*For original article with graphics click the PDF link attached below.
Circ vs. long = spheres vs. cylinders
It’s true; for a pipe or vessel, the pressure stresses are highest in the longitudinal direction. The internal pressure wants to stretch the
material in two directions:
1) along its diameter, like a balloon. This makes the long weld want to fail.
2) length-wise, which makes the circ weld want to fail.
The stresses are twice as high in the long welds because there is half the material to resist stretching in that direction as there is for a circ weld.
Because of that, a spherical vessel of a certain diameter and wall thickness can take twice the internal pressure than a cylinder of the same.
Spherical vessels can take higher pressures than cylindrical vessels. That’s why spherical vessels are used for high pressure applications like the storage of liquefied gases.
This publication is about expansion joints, right?
Oh yeah, this is an expansion joint newsletter. OK, here’s the application – bellows full penetration long seams get more attention in the ASME code than do the circumferential fillet attachment welds, all for the reasons previously stated. Grossly over-pressurized bellows still does not burst. Note long-seam. Often petrochemical customers will specify 100% x-ray of the bellows long-seam, but the ASME code grants a weld efficiency factor of 1 for either an x-ray or an LP (liquid penetrant) exam. The choice is up to the user.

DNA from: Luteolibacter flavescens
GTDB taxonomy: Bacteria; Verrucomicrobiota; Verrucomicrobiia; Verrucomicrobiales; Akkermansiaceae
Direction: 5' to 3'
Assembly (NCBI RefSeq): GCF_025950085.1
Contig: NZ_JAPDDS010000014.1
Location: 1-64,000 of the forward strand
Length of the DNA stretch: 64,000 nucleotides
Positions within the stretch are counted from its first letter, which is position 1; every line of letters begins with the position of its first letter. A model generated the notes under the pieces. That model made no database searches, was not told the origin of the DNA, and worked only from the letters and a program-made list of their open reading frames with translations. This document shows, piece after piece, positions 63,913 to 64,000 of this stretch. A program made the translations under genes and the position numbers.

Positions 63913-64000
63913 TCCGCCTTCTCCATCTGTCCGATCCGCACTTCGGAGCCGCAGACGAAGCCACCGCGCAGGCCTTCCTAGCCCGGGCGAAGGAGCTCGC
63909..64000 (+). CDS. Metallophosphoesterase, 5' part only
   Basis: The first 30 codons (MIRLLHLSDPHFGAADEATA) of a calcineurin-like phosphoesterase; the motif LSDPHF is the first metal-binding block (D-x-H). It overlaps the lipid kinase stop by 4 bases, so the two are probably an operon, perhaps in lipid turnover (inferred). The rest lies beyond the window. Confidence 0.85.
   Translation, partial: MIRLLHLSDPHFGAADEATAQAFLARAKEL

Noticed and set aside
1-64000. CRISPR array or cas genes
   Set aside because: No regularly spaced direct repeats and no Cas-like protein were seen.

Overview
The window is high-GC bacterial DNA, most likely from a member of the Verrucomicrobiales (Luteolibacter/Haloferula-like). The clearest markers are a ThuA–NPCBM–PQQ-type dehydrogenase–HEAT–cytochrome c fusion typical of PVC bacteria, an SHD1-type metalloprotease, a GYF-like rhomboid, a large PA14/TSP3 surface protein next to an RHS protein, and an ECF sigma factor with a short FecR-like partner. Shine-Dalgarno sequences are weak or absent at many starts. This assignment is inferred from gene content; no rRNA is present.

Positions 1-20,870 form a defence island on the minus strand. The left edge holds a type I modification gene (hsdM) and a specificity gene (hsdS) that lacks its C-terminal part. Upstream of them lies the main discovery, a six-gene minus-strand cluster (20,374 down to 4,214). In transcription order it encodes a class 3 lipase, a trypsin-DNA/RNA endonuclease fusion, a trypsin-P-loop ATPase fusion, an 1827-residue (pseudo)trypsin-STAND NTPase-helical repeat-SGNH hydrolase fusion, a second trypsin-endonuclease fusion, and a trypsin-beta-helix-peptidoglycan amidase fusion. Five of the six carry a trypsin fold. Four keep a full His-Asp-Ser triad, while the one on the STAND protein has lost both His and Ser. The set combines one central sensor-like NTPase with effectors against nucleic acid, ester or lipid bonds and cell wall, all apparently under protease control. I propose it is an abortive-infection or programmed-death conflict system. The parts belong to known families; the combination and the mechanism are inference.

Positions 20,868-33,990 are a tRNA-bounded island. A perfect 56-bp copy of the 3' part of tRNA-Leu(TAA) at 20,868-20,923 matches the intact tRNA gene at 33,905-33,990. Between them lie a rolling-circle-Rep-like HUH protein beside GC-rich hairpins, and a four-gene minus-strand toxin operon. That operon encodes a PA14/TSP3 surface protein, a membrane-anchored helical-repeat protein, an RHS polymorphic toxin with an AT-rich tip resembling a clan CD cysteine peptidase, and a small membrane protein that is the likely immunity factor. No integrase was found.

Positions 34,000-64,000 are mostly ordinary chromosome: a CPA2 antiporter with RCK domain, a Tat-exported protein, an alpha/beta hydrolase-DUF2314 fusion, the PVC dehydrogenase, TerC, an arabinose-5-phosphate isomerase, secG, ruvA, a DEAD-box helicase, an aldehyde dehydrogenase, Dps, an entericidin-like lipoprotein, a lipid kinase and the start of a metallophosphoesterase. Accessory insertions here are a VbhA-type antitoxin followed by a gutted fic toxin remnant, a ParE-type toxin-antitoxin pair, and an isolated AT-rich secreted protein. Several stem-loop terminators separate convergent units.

Save yourself some money and go with the LP exam. Unlike a vessel long-seam, the thin bellows long-seam gets stretched up to 30% during the forming of the convolutions. Any weld defects do not survive the forming process. As for the circumferential bellows attachment weld, the stresses are low and any inspection is for leaks, not defects.
The Bottom Line
Better understand your weld pressure stresses and you’ll better understand the weld inspection.